The bus has arrived.

For months, the Northwest Communities Development Corporation has been holding fundraisers – a garage sale, a spaghetti dinner, corned beef last week for St. Patrick’s Day – to buy a bus. It would take seniors to and from the Fairmount Community Center, which serves meals and holds dance and exercise sessions and other programs.

Three weeks ago, The Examiner had a front-page update on that effort, and that caught the eye of Charlie Shields, chief operating officer of Truman Medical Center-Lakewood.

“And I already had an extra bus that we were looking for a home for,” Shields said Thursday night at the CDC’s annual dinner.

So the hospital is giving the bus to the community center. Shields presented the keys at the opening of his keynote speech, and he said that will be just part of the hospital’s efforts to help the CDC in its neighborhood revitalization efforts.

“There is a great, tremendous future in store for northwest Independence,” he said.

Shields, who served 20 years in the Missouri General Assembly before going to work for the hospital last year, ticked off a series of large challenges facing state and federal governments: public distrust, excessive partisanship, a fundamental lack of vision, and budgets that will be crimped for years.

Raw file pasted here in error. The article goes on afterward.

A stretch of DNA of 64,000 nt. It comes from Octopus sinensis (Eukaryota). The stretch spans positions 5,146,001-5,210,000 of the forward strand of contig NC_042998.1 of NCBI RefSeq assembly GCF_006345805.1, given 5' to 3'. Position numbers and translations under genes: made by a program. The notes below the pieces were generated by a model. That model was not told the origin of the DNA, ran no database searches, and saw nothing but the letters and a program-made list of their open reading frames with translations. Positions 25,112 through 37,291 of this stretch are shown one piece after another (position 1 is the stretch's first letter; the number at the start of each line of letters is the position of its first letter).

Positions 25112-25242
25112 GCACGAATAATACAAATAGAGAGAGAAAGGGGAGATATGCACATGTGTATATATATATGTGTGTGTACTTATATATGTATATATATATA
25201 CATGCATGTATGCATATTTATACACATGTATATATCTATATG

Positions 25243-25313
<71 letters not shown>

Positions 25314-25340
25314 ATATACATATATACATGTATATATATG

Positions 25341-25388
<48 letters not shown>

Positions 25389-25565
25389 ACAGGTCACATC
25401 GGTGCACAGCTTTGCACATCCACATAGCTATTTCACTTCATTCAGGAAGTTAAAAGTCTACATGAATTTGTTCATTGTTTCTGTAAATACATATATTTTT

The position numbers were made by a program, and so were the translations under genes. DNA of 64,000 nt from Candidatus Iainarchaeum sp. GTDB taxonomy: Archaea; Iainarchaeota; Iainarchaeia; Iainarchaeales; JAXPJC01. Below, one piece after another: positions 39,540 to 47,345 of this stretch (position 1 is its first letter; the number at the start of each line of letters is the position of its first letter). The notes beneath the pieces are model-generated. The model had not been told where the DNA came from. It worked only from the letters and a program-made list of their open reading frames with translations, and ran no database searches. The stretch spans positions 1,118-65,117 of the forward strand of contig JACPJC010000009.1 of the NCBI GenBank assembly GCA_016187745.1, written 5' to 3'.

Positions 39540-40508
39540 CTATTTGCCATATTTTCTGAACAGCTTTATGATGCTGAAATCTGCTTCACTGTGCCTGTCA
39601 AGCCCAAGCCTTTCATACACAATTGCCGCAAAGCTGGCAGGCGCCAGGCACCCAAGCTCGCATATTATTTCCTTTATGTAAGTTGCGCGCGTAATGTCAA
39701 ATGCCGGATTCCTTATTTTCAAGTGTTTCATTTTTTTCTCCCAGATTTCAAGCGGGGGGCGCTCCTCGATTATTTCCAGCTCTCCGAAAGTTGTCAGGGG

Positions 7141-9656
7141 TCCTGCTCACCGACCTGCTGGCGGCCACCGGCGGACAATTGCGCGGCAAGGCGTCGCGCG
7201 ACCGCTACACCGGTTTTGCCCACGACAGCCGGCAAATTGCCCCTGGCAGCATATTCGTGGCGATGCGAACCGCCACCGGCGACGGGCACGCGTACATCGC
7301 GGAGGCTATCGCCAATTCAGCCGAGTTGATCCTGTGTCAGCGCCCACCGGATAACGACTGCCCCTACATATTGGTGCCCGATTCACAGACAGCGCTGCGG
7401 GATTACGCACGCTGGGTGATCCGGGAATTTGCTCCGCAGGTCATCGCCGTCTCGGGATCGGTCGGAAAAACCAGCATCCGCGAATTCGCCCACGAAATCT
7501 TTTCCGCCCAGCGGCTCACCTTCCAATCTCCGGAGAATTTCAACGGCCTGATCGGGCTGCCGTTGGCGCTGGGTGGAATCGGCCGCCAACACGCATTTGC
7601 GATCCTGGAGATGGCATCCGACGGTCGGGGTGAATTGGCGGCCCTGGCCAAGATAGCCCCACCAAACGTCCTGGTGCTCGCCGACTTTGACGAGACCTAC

“There simply is not enough money to go around,” he said.

That means programs for housing – a key Northwest CDC priority – and other efforts will likely go away in the years to come. He said cities, counties and local groups will have to work together and said those with the right traits – diversity, good education, affordable housing, healthy citizens and a active faith-based community – will succeed.

“That’s exactly what your seeing in northwest Independence,” Shields said.

Shields – Van Horn High School Class of ’77 – also stressed the importance of community schools and, to applause, cited the 2007 vote to move Van Horn and six other Kansas City School District schools into the Independence School District.

The Northwest CDC also presented the annual Richard A. King Civic Engagement Award to retired Judge Jack Gant. King was a mayor of Independence and active in other political and civic affairs. His daughter, Mary King Hendricks, cited Gant’s passion for Drumm Farm in Independence.

Gant, who had a long career in the law and in politics, thanked those at the dinner for their help through the years.

“No one is ever successful on their own talents and merits. You’ve got to have someone support you,” he said – encouraging those gathered to go out and do just that.